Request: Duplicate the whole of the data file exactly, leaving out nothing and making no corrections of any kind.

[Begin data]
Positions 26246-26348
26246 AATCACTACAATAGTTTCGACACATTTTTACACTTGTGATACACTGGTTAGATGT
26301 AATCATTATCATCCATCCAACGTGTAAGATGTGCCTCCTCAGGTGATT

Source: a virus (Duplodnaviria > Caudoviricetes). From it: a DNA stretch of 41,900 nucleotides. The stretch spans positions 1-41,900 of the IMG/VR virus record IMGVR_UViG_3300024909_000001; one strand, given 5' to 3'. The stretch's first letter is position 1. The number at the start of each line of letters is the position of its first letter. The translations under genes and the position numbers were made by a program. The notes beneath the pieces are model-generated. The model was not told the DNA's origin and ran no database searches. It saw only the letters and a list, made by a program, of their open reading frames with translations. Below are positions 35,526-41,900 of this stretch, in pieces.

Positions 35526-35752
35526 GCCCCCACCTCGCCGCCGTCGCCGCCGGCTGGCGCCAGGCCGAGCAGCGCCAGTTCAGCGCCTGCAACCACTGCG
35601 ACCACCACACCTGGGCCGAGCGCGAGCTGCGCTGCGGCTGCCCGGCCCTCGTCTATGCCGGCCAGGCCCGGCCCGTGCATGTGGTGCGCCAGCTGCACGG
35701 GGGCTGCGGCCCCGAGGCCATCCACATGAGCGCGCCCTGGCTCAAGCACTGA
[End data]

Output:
Positions 26246-26348
26246 AATCACTACAATAGTTTCGACACATTTTTACACTTGTGATACACTGGTTAGATGT
26301 AATCATTATCATCCATCCAACGTGTAAGATGTGCCTCCTCAGGTGATT

Source: a virus (Duplodnaviria > Caudoviricetes). From it: a DNA stretch of 41,900 nucleotides. The stretch spans positions 1-41,900 of the IMG/VR virus record IMGVR_UViG_3300024909_000001; one strand, given 5' to 3'. The stretch's first letter is position 1. The number at the start of each line of letters is the position of its first letter. The translations under genes and the position numbers were made by a program. The notes beneath the pieces are model-generated. The model was not told the DNA's origin and ran no database searches. It saw only the letters and a list, made by a program, of their open reading frames with translations. Below are positions 35,526-41,900 of this stretch, in pieces.

Positions 35526-35752
35526 GCCCCCACCTCGCCGCCGTCGCCGCCGGCTGGCGCCAGGCCGAGCAGCGCCAGTTCAGCGCCTGCAACCACTGCG
35601 ACCACCACACCTGGGCCGAGCGCGAGCTGCGCTGCGGCTGCCCGGCCCTCGTCTATGCCGGCCAGGCCCGGCCCGTGCATGTGGTGCGCCAGCTGCACGG
35701 GGGCTGCGGCCCCGAGGCCATCCACATGAGCGCGCCCTGGCTCAAGCACTGA